What I did in response to this stress is to immerse myself in service. I was in the choir, I translated every message for the Spanish-speaking brethren who were there and stranded when their translator had ditched them to go to another site at the last minute, I tried to find supportive friends, and I made the best of it. It was a stressful feast, and I asked God why I had to be burdened with such matters at a time of joy, but I did the best that I could do. Indeed, that is the response we should all have. We should do the best we can to enjoy the feast, whether that means we have to smile and bear things that we wish we could leave behind and never have to worry about ever again, whether we come to the feast poor and somewhat disappointed, whether we have to keep ourselves busy enough and around friendly enough company that we can distract ourselves from the less desirable elements of the feast, we do the best that we can do, even as we ask God to have mercy on us and resolve those difficulties for good.

[1] See, for example:

https://edgeinducedcohesion.wordpress.com/2010/12/17/i-am-for-peace-psalm-120-and-the-role-of-religion-and-war/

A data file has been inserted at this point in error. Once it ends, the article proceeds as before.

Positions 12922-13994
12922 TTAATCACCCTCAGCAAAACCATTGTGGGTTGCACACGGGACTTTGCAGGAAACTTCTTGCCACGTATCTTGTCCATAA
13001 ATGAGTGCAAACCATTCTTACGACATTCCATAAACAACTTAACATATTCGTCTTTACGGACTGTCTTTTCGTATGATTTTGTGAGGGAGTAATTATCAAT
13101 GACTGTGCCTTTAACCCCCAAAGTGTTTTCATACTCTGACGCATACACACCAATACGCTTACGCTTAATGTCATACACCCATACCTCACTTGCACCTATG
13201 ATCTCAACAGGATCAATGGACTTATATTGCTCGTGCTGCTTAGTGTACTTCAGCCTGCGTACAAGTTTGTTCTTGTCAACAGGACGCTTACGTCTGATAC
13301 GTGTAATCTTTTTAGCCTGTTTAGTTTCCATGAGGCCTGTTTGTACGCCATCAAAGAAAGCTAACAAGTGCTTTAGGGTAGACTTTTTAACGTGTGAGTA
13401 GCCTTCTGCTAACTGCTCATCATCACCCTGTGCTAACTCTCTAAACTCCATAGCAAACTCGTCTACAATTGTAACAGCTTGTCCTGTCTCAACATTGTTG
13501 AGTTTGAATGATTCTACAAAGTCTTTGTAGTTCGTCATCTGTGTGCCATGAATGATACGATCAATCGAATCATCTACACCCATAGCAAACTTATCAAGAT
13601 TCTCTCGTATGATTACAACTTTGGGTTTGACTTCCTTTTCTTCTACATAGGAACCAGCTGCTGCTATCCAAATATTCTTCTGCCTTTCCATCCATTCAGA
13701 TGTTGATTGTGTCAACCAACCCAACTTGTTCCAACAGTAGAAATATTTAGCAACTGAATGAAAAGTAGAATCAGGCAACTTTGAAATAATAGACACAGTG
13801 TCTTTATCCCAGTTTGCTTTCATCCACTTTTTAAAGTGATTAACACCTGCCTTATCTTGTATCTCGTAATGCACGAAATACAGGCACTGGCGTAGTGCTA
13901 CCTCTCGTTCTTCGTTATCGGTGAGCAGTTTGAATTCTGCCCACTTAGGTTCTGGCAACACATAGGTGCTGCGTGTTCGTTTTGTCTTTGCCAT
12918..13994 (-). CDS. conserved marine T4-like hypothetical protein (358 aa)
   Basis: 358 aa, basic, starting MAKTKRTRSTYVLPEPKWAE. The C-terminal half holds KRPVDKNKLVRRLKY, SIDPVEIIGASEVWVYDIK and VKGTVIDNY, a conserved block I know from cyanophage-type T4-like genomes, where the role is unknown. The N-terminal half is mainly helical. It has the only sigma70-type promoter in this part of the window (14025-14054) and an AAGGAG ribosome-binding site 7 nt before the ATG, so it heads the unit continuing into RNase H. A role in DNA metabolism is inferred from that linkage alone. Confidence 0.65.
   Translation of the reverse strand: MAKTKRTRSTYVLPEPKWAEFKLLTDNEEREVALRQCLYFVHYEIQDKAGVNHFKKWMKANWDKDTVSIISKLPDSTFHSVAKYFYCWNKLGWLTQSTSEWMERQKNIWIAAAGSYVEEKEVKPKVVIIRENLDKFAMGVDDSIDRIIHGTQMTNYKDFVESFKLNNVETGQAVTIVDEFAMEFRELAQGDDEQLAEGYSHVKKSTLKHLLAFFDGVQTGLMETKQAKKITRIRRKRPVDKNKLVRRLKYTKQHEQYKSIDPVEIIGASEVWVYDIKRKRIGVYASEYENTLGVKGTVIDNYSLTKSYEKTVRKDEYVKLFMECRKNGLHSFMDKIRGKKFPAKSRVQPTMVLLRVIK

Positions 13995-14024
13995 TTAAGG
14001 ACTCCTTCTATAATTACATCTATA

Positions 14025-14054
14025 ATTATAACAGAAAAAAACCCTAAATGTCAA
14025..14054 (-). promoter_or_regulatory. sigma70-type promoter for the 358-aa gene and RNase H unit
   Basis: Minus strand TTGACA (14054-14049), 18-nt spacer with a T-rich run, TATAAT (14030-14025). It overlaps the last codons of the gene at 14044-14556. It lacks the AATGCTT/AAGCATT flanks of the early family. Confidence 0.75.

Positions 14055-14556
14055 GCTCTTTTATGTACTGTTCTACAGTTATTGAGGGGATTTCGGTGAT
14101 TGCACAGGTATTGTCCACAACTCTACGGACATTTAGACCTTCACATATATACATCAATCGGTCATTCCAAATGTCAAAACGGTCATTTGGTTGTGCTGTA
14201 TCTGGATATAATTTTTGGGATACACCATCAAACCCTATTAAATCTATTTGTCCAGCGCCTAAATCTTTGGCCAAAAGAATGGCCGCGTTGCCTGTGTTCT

https://edgeinducedcohesion.wordpress.com/2010/12/17/unless-the-lord-the-city-keeps-the-military-insight-of-psalm-127/

https://edgeinducedcohesion.wordpress.com/2011/04/10/psalm-133-how-good-and-how-pleasant/

https://edgeinducedcohesion.wordpress.com/2011/04/23/your-children-like-olive-plants-a-reflection-on-psalm-127-2/

https://edgeinducedcohesion.wordpress.com/2014/10/09/caravan/

[2] See, for example:

https://edgeinducedcohesion.wordpress.com/2014/10/09/stillness-of-heart/

[3] https://edgeinducedcohesion.wordpress.com/tag/cogwa/

About nathanalbright

I'm a person with diverse interests who loves to read. If you want to know something about me, just ask.
This entry was posted in Bible, Christianity, Church of God, Musings, Psalms and tagged , . Bookmark the permalink.

6 Responses to Psalm 123: Until He Has Mercy On Us

  1. Pingback: An Introduction To The Psalms Commentary Project | Edge Induced Cohesion

  2. Pingback: Don’t Be The Reason Why Everyone Hates Your Team | Edge Induced Cohesion

  3. Pingback: Psalm 126: Those Who Sow In Tears Shall Reap In Joy | Edge Induced Cohesion

  4. Pingback: An Introduction To The Songs Of Ascent: Part Two | Edge Induced Cohesion

  5. Pingback: Book Review: A Musician Looks At The Psalms | Edge Induced Cohesion

  6. Pingback: Book Review: A Long Obedience In The Same Direction | Edge Induced Cohesion